Enquire. By which we mean, don’t play up the male stereotype and be a Silent Bob when it comes to finding out about menswear. At Men’s Style we speak to people every day who are responsible for creating engaging retail experiences and therefore we know they spend considerable time and energy in training staff so that your in-store experience is painless, efficient and successful. Don’t know your measurements off-hand? Ask them. Don’t know whether that jacket will look good with the two shirts you own? Describe the situation to them. Unsure whether an item makes you look too old, too young, too short, too wide? While a shop assistant practises diplomacy (and also needs to make a sale), it’s also in their best interests that you make a purchase you’re happy with and will likely – as most men do – return in the future. Don’t be afraid to avail yourselves of their training.
Fit. Fit, fit… fit! It’s almost too obvious to state, and probably the word you’ll find most on any self-respecting menswear blog or online resource. And that’s because it remains the mistake men most often make, and the one that will make redundant the fact you spent more money on an item than you should have. Whether you’re rugby forward-sized, jockey-sized, or somewhere in between, knowing and understanding your key measurements and your posture will go a long way to helping you work out your personal style. Of course, the best way to discover this is to undergo the ‘bespoke’ or made-to-measure experience at a tailor or high-end suitmaker. A knowledgeable person at such a place can give you insight into your shape, and therefore knowledge about which labels, which styles and which sort of garments work best for your ‘fit’.
Grooming. So you invested in a beautiful tailored suit, and an on point knitted tie, pocket square, and some awesome brown leather derbys. Man, you look the part. Hang on, dude, there are long stray hairs trying to join together between your eyebrows! You have a long red shaving rash along your jawline. Um, there’s dark circles under your eyes, some leftover burger in your teeth, and your breath smells like tuna. Arrrgh, it’s all ruined. There is no excuse for getting the dress right and forgetting about the ‘temple’ it covers, is there, chaps?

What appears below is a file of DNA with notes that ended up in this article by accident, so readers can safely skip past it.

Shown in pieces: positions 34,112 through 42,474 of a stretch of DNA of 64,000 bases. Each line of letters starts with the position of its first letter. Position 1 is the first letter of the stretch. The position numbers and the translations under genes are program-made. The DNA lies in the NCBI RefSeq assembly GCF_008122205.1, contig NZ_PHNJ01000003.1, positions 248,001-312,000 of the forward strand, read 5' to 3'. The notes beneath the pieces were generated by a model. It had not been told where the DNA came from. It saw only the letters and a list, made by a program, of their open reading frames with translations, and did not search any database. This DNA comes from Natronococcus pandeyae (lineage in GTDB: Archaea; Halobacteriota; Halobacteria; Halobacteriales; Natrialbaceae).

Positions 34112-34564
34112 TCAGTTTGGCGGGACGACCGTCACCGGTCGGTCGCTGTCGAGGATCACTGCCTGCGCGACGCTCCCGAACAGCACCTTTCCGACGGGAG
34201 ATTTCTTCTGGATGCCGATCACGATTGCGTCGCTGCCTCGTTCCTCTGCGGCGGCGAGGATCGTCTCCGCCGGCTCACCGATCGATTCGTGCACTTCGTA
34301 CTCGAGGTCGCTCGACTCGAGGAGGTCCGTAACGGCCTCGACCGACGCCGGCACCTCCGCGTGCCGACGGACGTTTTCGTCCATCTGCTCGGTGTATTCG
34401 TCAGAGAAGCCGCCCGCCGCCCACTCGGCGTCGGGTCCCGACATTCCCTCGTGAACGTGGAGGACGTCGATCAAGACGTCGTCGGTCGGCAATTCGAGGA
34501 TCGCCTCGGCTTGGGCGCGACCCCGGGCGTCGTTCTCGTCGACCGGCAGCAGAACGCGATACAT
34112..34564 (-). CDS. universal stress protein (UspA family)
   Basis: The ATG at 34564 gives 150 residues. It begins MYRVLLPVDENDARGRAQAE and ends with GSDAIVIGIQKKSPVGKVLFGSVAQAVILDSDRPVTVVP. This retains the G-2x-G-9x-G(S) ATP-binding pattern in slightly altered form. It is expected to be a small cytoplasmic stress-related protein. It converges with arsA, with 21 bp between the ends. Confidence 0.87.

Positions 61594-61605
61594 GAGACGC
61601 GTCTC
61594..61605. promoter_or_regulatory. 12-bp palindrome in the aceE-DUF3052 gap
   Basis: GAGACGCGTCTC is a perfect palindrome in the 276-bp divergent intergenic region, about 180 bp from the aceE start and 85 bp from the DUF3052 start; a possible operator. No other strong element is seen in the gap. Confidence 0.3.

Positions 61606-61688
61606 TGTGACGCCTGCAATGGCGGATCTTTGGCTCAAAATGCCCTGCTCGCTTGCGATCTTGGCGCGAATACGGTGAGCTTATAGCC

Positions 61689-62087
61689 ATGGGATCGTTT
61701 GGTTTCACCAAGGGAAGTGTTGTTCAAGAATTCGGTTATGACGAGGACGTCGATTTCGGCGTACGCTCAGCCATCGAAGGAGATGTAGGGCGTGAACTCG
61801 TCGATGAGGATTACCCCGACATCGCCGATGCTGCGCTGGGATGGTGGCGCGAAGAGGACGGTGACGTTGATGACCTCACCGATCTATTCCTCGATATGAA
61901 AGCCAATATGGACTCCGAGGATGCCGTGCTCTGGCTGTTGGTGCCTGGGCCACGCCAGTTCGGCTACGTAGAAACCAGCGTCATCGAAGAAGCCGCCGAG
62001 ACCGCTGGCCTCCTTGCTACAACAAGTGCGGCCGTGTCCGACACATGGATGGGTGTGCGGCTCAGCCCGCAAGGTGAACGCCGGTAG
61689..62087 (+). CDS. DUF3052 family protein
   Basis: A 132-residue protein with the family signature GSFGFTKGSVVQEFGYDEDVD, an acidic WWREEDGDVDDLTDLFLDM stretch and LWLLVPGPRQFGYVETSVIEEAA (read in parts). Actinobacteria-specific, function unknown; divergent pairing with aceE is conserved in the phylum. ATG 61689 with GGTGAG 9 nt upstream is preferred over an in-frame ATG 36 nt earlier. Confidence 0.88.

History. We’re not going to pretend it’s absolutely essential knowledge, but for the contemporary man who likes to have control over his appearance, understanding even the basics of why suits have multiple buttons on the sleeves (see our History of the Suit feature on page 94), or the differences in how a suit is constructed, or why cuffing your trousers is informal, or the origins of the buttoned-down collar, or a million other of the finer points of menswear history, allows him to be discerning. Likewise, brand heritage. A grasp of the back story of Louis Vuitton will help a gent understand why even today, travel informs everything the brand does. Likewise Salvatore Ferragamo, or Ermenegildo Zegna, or any of the people behind most ‘name’ brands. The informed man not only develops taste but understands quality and, let’s be honest, sees through the bullshit that sometimes passes for marketing.